Summary: (Taken from GoodReads) The year is 1911. In Cold Spring Harbour, New York, the newly formed Eugenics Records Office is sending its agents to catalogue the infirm, the insane, and the criminal – with an eye to a cull, for the betterment of all. Near Cracked Wheel, Montana, a terrible illness leaves Jason Thistledown an orphan, stranded in his dead mother’s cabin until the spring thaw shows him the true meaning of devastation – and the barest thread of hope. At the edge of the utopian mill town of Eliada, Idaho, Doctor Andrew Waggoner faces a Klansman’s noose and glimpses wonder in the twisting face of the patient known only as Mister Juke. And deep in a mountain lake overlooking that town, something stirs, and thinks, in its way: Things are looking up.
Eutopia follows Jason and Andrew as together and alone, they delve into the secrets of Eliada – industrialist Garrison Harper’s attempt to incubate a perfect community on the edge of the dark woods and mountains of northern Idaho. What they find reveals the true, terrible cost of perfection – the cruelty of the surgeon’s knife – the folly of the cull – and a monstrous pact with beings that use perfection as a weapon, and faith as a trap.
Thoughts: Ah, the good old days. Where people dropped N-bombs with impunity, where doctors gave out morphine for broken bones, and where the improvement of the human race was worked on by sterilizing the feeble-minded and the crippled.
The title of this book is a deliberate and disturbing pun, referencing a path to utopia via eugenics, the selective culling of the less desirable aspects of the human race. If only the best exist and breed, then only the best babies will be born. At least in theory. Eugenics in itself is a chilling subject, and is mostly known as part of the Nazi agenda, but people don’t often realize that the Nazis were not the first to experiment with it. Just one of the most villified and thus the most famous. David Nickle acknowledges and plays with this fact by having the book set in American shortly after the turn of the 20th century. We follow the joint stories of Jason and Andrew, the former an orphan and only surviver of a plague that qiped out his hometown, the latter a black doctor hated by some and tolerated by others, as more and more of the secrets of Eliada’s so-called utopian ideals are unveiled in a truly disturbing fashion.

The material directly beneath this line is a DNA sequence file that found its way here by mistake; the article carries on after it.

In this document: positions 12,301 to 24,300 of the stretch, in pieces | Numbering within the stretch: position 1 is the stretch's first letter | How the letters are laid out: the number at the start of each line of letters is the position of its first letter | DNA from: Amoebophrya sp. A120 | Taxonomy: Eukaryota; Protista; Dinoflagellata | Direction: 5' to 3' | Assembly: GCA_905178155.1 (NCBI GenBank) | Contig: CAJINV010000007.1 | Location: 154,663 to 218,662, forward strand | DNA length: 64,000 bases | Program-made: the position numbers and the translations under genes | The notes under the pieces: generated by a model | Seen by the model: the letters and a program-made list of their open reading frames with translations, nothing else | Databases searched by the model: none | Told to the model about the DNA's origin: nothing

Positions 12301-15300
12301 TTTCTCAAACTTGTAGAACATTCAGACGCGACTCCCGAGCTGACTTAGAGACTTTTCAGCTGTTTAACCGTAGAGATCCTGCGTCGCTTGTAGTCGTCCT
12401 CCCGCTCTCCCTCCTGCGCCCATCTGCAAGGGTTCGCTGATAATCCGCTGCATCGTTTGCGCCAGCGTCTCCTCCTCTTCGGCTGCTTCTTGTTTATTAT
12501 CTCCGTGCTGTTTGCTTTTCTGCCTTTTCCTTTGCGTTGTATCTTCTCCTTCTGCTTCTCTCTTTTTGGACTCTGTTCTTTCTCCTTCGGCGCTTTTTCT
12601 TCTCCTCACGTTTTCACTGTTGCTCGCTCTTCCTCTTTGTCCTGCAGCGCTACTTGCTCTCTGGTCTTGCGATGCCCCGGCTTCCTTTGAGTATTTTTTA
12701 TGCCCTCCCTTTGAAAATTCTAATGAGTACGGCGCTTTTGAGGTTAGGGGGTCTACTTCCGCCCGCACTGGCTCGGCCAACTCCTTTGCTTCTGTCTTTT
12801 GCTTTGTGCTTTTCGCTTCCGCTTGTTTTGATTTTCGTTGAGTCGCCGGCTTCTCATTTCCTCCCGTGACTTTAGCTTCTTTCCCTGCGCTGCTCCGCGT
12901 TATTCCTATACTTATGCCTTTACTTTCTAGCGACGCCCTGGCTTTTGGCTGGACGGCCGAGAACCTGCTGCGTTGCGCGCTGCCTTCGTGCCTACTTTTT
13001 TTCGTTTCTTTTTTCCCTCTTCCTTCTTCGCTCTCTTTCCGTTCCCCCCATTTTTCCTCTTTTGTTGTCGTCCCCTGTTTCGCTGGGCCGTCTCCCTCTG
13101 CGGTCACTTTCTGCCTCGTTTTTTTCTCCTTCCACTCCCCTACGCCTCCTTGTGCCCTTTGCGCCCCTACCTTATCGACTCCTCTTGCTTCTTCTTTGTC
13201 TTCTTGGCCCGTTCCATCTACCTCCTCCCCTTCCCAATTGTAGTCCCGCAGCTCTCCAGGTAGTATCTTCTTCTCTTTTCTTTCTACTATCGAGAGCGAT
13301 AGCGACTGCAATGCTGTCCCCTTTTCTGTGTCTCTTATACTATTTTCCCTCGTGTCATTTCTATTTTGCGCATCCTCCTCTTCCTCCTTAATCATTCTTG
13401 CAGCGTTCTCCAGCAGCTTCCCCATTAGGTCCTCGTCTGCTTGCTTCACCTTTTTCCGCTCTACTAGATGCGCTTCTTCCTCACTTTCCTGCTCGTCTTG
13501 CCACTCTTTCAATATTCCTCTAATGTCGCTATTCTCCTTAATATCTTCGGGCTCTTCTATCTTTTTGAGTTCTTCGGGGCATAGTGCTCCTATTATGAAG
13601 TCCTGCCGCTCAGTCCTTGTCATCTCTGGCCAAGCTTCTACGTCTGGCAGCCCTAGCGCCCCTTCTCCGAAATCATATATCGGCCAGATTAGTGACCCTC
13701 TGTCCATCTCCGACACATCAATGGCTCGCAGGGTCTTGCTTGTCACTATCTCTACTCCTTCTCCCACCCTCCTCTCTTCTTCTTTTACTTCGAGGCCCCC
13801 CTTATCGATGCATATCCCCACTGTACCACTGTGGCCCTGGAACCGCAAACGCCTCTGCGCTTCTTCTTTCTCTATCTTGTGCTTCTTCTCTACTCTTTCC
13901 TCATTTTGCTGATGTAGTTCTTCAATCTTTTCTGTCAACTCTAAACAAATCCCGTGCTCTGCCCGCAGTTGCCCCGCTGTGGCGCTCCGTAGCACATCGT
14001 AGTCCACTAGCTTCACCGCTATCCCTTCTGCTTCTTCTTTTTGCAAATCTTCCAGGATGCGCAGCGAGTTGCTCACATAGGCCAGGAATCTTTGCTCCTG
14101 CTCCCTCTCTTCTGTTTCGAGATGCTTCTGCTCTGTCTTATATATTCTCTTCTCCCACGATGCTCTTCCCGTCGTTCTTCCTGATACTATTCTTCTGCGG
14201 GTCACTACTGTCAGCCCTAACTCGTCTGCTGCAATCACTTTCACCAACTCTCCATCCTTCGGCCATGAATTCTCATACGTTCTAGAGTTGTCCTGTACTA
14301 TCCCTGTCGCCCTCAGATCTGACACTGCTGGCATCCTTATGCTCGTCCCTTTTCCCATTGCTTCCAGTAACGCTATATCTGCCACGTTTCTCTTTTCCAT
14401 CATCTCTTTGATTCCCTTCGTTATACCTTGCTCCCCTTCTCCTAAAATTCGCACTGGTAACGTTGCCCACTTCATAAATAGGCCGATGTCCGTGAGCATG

If there’s any real flaw in this book, it’s the transparency of the author’s writing. It was clear to me very early on that Germaine was not Jason’s aunt, and obvious also that Jason’s discovery of this was supposed to surprise the reader also. I felt no surprise, just a faint sense of, “I saw that coming half a book ago.” It was mostly this that counted against the book in terms of a final rating, for if some things had been less obvious, there might have been more of a sense of edge-of-your-seat suspense and drama going on.
But while nothing may have come as a surprise, that does not mean that it was all smooth sailing. Nickle has a real talent for writing disturbing and frightening scenes, not all of which rely on blood and gore to make their impression. The book was written with cinematic clarity, in a style that left little or no doubt as to what’s going on and how you’re supposed to see it.
The book’s ending also felt weak and rushed, and not so much open-ended as unfinished. The heroes get away, but don’t go too far from where all the horror of Eliada and the Jukes took place. We never really do get to find out just what was going on with the Jukes, nor what they were or what their purpose was. It would be easy to dismiss them as mindless monsters if it hadn’t been demonstrated that they possess a fierce cunning, a culture and drive and interaction with humans that can’t be dismissed so easily.
Still, in spite of the flaws it contained, it was still a good book, presenting a terrifying image of our past even when you exclude the monsters! Nickle is definitely an author to keep an eye on, and a real treat for casual horror fans!
(Received for review from the publisher via NetGalley.)